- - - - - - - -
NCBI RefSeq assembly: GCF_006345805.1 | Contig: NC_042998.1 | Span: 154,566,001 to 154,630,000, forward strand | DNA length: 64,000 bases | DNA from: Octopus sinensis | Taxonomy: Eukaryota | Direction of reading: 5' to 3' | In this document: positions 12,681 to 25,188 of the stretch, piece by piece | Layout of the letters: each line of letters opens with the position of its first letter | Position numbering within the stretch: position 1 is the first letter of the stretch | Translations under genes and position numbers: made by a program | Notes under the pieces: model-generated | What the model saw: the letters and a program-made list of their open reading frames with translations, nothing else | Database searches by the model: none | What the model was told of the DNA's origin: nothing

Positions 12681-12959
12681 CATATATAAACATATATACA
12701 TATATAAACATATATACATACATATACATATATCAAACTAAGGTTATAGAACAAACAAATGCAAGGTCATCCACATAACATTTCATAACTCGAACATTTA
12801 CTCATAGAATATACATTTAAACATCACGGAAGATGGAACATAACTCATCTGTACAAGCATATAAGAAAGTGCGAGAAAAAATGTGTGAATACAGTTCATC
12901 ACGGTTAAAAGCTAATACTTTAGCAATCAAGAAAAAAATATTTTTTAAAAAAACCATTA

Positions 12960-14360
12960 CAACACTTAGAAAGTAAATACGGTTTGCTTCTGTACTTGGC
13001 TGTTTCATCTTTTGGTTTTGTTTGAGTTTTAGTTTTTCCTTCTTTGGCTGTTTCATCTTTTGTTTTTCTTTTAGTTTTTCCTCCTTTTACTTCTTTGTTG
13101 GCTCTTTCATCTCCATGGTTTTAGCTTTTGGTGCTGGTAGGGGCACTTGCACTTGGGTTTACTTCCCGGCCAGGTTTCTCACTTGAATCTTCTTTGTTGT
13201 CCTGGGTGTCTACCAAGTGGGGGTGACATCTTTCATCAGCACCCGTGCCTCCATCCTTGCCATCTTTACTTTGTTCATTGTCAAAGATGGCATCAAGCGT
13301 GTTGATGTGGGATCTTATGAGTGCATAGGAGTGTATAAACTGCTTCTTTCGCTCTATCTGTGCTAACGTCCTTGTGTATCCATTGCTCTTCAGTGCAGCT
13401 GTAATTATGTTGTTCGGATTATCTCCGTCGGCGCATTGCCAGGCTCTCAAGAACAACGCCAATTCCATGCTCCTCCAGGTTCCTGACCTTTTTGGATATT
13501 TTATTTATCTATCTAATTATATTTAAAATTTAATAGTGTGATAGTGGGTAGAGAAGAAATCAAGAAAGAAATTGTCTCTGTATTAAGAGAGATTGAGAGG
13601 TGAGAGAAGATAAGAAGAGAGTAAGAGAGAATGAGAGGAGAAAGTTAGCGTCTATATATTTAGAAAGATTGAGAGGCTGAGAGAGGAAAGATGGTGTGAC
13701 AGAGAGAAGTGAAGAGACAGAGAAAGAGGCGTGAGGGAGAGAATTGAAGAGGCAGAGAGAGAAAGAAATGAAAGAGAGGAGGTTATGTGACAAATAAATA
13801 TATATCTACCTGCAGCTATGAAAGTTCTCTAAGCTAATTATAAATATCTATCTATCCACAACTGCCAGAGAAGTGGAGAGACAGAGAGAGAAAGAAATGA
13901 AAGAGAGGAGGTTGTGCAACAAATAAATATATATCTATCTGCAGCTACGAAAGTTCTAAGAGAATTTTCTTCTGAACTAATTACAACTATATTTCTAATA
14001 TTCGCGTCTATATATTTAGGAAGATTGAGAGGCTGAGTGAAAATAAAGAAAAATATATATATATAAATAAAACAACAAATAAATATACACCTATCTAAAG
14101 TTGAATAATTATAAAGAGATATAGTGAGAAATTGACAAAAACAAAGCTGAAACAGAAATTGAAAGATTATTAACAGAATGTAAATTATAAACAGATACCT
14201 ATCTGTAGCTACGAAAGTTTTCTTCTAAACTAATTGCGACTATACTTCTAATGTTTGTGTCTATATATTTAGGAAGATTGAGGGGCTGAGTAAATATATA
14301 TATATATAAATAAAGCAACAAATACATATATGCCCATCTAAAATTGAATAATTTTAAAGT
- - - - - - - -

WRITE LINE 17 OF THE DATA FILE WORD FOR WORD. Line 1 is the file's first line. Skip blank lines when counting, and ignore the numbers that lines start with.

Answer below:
13801 TATATCTACCTGCAGCTATGAAAGTTCTCTAAGCTAATTATAAATATCTATCTATCCACAACTGCCAGAGAAGTGGAGAGACAGAGAGAGAAAGAAATGA